Tell Me More - If you made it this far, I recommend popping open the open access paper. Since this is a narrative piece, it’s quite easy reading compared to most of the research I send your way. If you’re not down for that, I’ll emphasize again that manual therapy is about context, narrative, story, and setting. We all know that poor clinic design, annoying forms, ratty Venetian blinds, and crabby front office people detract from the experience of PT, right? Well, manual for pelvic pain is a bit like that, just not as dramatic. A comfortable environment, a trusted clinician, a relationship, and the belief that it will work are all necessary for effective manual therapy in any context, but especially in pelvic pain, according to this piece. I know that you know this, but you need to really practice this to make it as effective as possible. That’s what the paper is laying out for us.

Fine, I’ll read it. Finally, geez.

How Olympians Used PT

The Whole - With the 2022 Winter Olympics fast approaching, I thought it’d be fun to check out how PT was used in the PyeongChang Winter Games from back in 2018. The winter sports are much smaller than the summer, with about 3,000 athletes showing up to South Korea four years ago. At these Olympics, there were quite a few options for physical therapy, including the polyclinics that we’ll talk about next, PTs from each country’s teams (if they brought any), physical therapy rooms in the athlete’s village, and basic equipment scattered about for athlete use. The polyclinics in PyeongChang were located near the mountain venues for skiing, snowboarding, and the like, and downtown at the short-track speed skating and figure skating venues. Everyone who got PT at one of these clinics needed a prescription from an MD working nearby.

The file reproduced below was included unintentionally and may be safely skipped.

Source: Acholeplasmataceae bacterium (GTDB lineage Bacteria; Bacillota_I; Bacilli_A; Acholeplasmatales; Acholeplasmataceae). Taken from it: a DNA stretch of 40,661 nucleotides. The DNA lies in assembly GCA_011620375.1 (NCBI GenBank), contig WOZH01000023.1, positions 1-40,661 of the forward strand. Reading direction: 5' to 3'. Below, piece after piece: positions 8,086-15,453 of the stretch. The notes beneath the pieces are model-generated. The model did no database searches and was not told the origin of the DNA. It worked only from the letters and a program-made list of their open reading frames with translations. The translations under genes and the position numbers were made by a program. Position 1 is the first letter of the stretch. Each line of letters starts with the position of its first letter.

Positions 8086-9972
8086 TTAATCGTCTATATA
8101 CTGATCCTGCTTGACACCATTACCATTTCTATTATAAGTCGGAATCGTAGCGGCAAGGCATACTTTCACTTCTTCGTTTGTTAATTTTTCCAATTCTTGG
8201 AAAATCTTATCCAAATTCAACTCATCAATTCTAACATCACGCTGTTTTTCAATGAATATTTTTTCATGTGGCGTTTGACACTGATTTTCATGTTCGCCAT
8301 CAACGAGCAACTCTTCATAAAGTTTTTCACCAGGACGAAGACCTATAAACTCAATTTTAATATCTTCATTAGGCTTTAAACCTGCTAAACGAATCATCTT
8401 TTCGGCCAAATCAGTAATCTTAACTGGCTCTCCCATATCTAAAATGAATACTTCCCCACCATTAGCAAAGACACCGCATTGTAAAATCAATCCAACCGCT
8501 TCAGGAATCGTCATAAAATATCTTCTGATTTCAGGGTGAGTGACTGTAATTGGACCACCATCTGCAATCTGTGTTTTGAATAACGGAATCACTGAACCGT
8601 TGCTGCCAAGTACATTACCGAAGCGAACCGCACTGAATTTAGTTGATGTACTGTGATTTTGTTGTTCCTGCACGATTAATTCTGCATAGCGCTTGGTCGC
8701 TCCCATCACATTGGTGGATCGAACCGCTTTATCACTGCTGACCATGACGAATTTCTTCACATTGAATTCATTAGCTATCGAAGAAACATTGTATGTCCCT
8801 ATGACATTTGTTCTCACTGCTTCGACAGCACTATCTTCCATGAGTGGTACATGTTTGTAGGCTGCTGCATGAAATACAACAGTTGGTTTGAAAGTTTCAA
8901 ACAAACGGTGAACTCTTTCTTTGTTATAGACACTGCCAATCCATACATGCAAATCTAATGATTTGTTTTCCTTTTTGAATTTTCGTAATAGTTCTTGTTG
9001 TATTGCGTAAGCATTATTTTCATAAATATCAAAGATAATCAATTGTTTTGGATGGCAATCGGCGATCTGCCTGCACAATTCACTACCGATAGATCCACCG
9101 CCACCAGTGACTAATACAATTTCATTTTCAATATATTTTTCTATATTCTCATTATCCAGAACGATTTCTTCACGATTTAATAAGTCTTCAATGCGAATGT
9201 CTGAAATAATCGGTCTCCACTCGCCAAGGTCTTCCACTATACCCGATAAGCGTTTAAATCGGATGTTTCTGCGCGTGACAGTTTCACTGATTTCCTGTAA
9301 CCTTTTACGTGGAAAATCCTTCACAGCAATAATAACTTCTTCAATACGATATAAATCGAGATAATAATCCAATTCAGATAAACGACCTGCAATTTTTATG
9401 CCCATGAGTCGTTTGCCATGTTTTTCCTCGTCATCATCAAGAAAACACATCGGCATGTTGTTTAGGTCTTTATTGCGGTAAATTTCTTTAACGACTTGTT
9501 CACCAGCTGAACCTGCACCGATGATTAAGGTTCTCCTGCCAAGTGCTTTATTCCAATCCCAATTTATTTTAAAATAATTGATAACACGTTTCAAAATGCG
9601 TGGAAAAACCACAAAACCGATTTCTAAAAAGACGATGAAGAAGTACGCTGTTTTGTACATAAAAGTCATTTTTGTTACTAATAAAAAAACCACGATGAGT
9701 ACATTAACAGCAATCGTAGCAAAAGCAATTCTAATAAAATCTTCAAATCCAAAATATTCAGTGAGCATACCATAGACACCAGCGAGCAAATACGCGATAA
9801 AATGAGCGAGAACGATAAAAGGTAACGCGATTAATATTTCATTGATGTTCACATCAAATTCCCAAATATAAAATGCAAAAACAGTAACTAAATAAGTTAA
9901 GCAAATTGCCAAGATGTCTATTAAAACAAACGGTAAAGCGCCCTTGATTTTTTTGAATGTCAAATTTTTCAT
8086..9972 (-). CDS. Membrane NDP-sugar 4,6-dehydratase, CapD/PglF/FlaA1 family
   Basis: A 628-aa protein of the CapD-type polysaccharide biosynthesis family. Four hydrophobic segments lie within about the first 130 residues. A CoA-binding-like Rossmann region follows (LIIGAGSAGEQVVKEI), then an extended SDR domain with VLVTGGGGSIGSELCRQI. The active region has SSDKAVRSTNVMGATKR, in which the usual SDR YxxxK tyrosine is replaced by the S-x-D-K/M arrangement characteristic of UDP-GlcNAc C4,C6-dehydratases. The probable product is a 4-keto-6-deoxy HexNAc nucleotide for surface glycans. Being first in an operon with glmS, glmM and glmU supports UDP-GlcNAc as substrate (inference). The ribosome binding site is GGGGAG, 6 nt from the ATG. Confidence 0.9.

Each clinic had about 8 PTs and one team leader per shift (two shifts/day) for a total of 17 PTs at a time and 34 overall. They were all Korean PTs with at least a Master’s degree.

Now for the injuries:

On the mountain, the visits were:

  • 24% lumbar
  • 15% knee
  • 16% multi-area
  • 9% ankle
  • Other body areas each made up less than 5%

In the city, visits were:

  • 16% upper leg
  • 11% hip/pelvis
  • 11% neck
  • Other body areas each made up less than 7%

A staggering 50% of these injuries were overuse and only 5% were due to falls (which is nuts since some folks jump 80 feet at 70mph, wowza). The injury rate was about 43 per thousand athletes (4.3%) with 109 visits per thousand (because some people went a bunch).

I could go on, but I won’t. You know where to find out even more, like the modalities they used, more details on injury types, recommendations for 2022, and more.

Wait, where do I go? Here to see the whole paper, duh :p

And that’s our week. If you didn’t get me a Christmas present this year (and I’ll bet you didn’t), you can make up for it by tweeting, sharing, forwarding, or anything-ing PT Crab and / or this email. You’re how we grow, thanks for helping us continue to do so.


Here’s this week’s bibliography for you nerds out there.

  • Bishop, M. D., Bialosky, J. E., & Alappattu, M. J. (2020). Riding a Tiger: Maximizing Effects of Manual Therapies for Pelvic Pain. Journal of Women’s Health Physical Therapy, 44(1), 32–38. https://doi.org/10.1097/JWH.0000000000000156
  • Chang, J. Y., You, S. H., Grant, M. E., Lee, J., Kim, T. G., Kim, K.-S., Chang, J. S., Choi, J. Y., Lee, Y. H., & Kong, I. D. (2021). Review of physiotherapy service for athletes of 2018 Olympic Winter games: Consideration of preparation for two polyclinics. Physical Therapy in Sport, 49, 106–111. https://doi.org/10.1016/j.ptsp.2021.02.012